Designing a Test Routine
Each test routine must have the prefix "test" in its name. Without that prefix, the routine will not run. To perform a test, the test routine should use an
assert method. An
assert method gets one or more test arguments and an optional assert message. When a test fails, the
assert halts the routine and sends the error message to
There are three sets of
assert methods. In the first set (Table 1) are the basic Boolean asserts, which fire on a
Table 1: Basic asserts in unittest.
To check for just a
assertFalse(), as in Listing Three:
Listing Three: Checking for True or False.
self.assertTrue(argState, "foobar() gave back a False") # -- fires when the instance method foobar() returns a True self.assertFalse(argState) # -- fires when foobar() returns a False # Notice this one does not supply an assert message
To check whether two arguments are the same, use
assertNotEqual() as in Listing Four. These last two
asserts check the arguments' values, as well as their data types.
Listing Four: Checking arguments.
argFoo = "narf" argBar = "zort" self.assertEqual(argFoo, argBar, "These are not the same") # -- this assert will fail self.assertNotEqual(argFoo, argBar, "These are the same") # -- this assert will succeed argFoo = 123 argBar = "123" self.assertEqual(argFoo, argBar, "These are not the same") # -- this assert will fail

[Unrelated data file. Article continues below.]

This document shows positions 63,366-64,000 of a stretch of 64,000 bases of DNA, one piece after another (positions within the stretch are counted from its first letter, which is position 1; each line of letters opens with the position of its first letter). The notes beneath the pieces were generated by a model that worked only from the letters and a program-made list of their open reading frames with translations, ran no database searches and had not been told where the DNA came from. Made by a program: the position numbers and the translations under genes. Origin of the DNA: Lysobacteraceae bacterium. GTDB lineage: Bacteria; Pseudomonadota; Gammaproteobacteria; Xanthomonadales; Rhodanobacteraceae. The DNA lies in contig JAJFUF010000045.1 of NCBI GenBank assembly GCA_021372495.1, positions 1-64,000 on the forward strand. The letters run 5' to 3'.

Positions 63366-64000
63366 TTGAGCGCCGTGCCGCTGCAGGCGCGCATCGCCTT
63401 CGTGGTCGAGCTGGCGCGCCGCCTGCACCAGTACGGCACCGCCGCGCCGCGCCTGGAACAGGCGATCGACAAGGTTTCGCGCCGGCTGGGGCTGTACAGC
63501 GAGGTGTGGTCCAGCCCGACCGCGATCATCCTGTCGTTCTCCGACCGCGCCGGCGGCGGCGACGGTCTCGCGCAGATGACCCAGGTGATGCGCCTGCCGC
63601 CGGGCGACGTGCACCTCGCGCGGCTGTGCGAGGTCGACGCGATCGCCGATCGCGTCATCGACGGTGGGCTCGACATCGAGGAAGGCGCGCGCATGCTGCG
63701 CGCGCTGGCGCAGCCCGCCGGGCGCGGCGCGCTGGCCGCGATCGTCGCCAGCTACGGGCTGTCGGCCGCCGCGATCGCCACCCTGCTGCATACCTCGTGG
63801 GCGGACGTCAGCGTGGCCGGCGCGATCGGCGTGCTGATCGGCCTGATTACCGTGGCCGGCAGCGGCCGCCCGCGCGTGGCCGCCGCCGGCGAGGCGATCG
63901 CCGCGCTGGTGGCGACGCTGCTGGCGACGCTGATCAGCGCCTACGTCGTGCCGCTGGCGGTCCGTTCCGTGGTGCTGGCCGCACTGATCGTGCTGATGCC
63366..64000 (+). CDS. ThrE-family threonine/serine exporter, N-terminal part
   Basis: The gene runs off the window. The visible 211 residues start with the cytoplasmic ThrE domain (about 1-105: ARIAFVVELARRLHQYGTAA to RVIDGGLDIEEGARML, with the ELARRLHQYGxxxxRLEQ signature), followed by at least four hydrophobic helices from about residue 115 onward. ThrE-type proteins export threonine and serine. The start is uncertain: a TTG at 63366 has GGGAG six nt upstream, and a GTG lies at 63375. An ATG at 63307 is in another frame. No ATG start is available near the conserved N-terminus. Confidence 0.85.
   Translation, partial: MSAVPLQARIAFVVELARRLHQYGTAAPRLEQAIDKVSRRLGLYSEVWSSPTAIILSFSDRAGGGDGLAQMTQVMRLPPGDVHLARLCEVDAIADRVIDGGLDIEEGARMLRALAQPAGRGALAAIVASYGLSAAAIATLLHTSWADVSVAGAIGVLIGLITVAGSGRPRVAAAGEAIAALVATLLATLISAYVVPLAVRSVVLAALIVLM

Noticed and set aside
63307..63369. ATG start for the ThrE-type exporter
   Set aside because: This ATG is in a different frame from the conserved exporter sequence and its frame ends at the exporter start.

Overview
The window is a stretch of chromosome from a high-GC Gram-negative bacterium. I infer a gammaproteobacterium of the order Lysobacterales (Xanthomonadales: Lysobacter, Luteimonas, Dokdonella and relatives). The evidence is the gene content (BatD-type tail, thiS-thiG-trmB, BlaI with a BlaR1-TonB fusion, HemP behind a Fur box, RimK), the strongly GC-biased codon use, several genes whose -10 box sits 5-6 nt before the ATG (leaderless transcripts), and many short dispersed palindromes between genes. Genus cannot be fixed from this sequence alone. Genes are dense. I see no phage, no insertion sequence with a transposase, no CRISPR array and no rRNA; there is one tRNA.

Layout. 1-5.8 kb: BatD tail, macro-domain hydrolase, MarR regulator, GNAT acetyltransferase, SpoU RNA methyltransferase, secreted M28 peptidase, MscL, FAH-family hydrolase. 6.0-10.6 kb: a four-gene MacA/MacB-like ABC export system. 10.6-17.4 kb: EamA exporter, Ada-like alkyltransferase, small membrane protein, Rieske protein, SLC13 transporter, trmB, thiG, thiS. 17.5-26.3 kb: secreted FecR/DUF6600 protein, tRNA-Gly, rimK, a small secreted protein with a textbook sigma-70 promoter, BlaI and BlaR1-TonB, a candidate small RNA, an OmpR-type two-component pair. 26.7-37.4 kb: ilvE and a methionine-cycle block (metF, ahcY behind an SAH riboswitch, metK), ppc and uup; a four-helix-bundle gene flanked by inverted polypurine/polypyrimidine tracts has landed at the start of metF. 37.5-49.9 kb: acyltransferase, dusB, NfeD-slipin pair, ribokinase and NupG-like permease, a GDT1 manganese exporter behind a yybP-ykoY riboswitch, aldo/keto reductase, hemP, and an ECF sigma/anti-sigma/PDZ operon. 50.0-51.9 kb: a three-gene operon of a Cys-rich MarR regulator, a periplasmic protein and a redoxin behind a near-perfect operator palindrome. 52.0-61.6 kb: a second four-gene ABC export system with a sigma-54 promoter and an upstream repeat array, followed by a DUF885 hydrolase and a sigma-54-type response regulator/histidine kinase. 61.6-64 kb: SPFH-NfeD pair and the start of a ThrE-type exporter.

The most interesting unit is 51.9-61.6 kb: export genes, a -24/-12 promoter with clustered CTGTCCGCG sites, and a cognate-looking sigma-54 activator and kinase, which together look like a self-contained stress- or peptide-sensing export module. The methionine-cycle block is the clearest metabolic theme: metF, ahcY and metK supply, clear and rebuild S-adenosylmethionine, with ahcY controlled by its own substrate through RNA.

To check if the arguments are the same objects, use
assertNotEqual(), these two
asserts examine both argument values and type. To check if an argument is an instance of a specific class, use
assertIsNotInstance() as in Listing Five.
Listing Five: Checking if an argument is an instance of a specific class.
argFoo = Bar() # checking against class Bar self.assertIsInstance(argFoo, Bar, "The object is not an instance of class Bar") # -- this assert will succeed # checking against class Foo self.assertIsNotInstance(argFoo, Foo, "The object is an instance of class Foo") # -- this assert will fail
asserts get a class name as a second argument. Both behave similarly to the library function
isInstance(). Finally, to check for a
The second set of
asserts are comparative (see Table 2).
Table 2: The comparative assertions.